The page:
In law enforcement, we have many tools at our disposal: guns, knives, tasers, pepper spray, handcuffs and batons. But we also have one additional significant tool at our ready our imagination. We don t want to stop imagining scenarios; we re taught early in law enforcement that the job requires mental preparation. We can prepare ourselves by continually developing what if scenarios, such as, What if the suspect doesn t pull his vehicle over right away? What if the suspects take off on foot after they stop their vehicle? What if the suspect fights when I go to handcuff him?Read More
Author: Law Officer
Having trouble filling the ranks? That s no surprise. If you haven t been challenged with recruitment, stop grinning. The odds overwhelmingly indicate you ll have trouble within the next five to seven years. Having spoken at conferences across the nation, I ve found recruiting problems nearly everywhere, but perhaps the state that s currently feeling the biggest pinch is one with the largest population and more than 400 agencies California.Read More
Over the past several years, the number and frequency of force-on-force scenarios run in even the smallest agency have increased quite a bit. Initially constrained to those agencies and units that could afford the pricey SIMUNITIONS conversion kits for real firearms, and the $1 or so per round cost of the projectiles, force-on-force simulations have now become practical for every agency (and even individual officers) with the widespread availability of Airsoft guns.Read More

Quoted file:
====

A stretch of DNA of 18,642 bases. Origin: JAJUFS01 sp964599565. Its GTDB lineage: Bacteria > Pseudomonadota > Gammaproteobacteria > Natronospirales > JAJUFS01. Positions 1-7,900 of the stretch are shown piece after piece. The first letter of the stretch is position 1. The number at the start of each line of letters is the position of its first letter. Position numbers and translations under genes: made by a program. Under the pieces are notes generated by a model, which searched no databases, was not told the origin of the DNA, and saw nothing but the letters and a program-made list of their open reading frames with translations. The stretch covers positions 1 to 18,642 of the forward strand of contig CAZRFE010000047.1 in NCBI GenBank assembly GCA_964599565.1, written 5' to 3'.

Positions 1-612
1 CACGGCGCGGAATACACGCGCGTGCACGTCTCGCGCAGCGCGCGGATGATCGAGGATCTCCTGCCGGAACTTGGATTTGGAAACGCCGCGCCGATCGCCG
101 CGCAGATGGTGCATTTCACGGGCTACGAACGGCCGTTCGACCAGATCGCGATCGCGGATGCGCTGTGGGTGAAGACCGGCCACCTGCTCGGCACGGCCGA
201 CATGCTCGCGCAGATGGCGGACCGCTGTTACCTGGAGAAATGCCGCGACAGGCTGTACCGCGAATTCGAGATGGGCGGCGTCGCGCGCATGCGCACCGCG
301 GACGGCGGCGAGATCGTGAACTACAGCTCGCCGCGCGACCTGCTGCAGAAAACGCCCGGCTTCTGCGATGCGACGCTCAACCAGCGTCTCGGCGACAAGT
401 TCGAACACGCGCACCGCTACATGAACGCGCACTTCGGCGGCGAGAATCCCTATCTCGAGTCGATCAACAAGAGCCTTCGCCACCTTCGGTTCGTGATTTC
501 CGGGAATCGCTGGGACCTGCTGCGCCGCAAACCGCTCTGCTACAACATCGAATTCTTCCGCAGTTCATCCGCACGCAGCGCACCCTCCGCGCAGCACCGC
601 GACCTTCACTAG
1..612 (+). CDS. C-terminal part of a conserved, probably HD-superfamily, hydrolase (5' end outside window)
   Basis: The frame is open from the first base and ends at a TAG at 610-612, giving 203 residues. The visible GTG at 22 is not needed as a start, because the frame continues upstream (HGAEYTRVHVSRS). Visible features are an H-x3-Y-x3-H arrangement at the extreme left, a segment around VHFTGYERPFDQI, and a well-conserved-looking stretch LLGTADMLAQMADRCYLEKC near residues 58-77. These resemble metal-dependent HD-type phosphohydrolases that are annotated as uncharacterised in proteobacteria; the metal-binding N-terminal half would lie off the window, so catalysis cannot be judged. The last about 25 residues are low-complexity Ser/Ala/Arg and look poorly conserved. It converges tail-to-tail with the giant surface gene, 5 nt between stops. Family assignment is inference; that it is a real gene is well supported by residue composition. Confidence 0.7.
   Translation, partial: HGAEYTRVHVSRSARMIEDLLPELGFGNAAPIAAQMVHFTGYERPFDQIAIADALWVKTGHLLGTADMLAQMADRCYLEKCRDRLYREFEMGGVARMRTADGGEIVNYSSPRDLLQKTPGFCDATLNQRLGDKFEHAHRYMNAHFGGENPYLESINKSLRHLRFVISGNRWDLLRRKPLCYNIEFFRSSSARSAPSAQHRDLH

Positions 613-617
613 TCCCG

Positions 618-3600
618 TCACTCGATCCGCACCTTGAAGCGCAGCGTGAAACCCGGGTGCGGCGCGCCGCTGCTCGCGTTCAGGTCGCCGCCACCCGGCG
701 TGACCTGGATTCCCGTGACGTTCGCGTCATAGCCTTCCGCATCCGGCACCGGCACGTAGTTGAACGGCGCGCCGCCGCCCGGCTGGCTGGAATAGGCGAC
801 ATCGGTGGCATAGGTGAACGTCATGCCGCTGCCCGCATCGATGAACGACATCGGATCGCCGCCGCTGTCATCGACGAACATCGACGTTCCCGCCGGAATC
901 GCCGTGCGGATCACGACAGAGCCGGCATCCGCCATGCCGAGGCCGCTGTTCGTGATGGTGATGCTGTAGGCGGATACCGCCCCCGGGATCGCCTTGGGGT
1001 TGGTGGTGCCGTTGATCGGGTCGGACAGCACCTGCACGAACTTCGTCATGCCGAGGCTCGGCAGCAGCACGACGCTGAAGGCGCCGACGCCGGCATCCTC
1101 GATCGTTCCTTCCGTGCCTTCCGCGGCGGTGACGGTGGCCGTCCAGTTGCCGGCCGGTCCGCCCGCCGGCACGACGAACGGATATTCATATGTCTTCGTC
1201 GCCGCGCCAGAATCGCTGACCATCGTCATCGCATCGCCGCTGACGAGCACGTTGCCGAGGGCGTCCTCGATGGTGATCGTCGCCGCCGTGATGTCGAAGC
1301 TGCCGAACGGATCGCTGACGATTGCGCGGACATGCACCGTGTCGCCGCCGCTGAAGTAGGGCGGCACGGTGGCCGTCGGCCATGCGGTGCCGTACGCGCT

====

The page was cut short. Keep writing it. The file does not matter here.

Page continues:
St. Louis Police Department Officer Norvelle Brown was shot and killed in an ambush by a 15-year-old suspect who had intended to kill a police officer. Brown was wearing a bullet-resistant vest, but the bullet entered through the arm opening and caused a fatal wound.
Brown was able to radio that he needed assistance. An undercover officer quickly arrived on scene, performed CPR and transported Brown to Barnes Jewish Hospital in the back of a squad car. Brown later died from his wounds.Read More
In the past few issues, I’ve reviewed a number of vehicles developed by the major automotive manufacturers to address the law enforcement marketplace. These vehicles are all excellent choices for today’s patrol fleet, with great strides made in comfort, performance, economy and technological compatibility. However, the fact that these vehicles are compromised can’t be ignored. Major automotive designers, no matter how passionate or well intentioned, can’t get around the fact that mainstream vehicles must meet the needs of the average consumer.Read More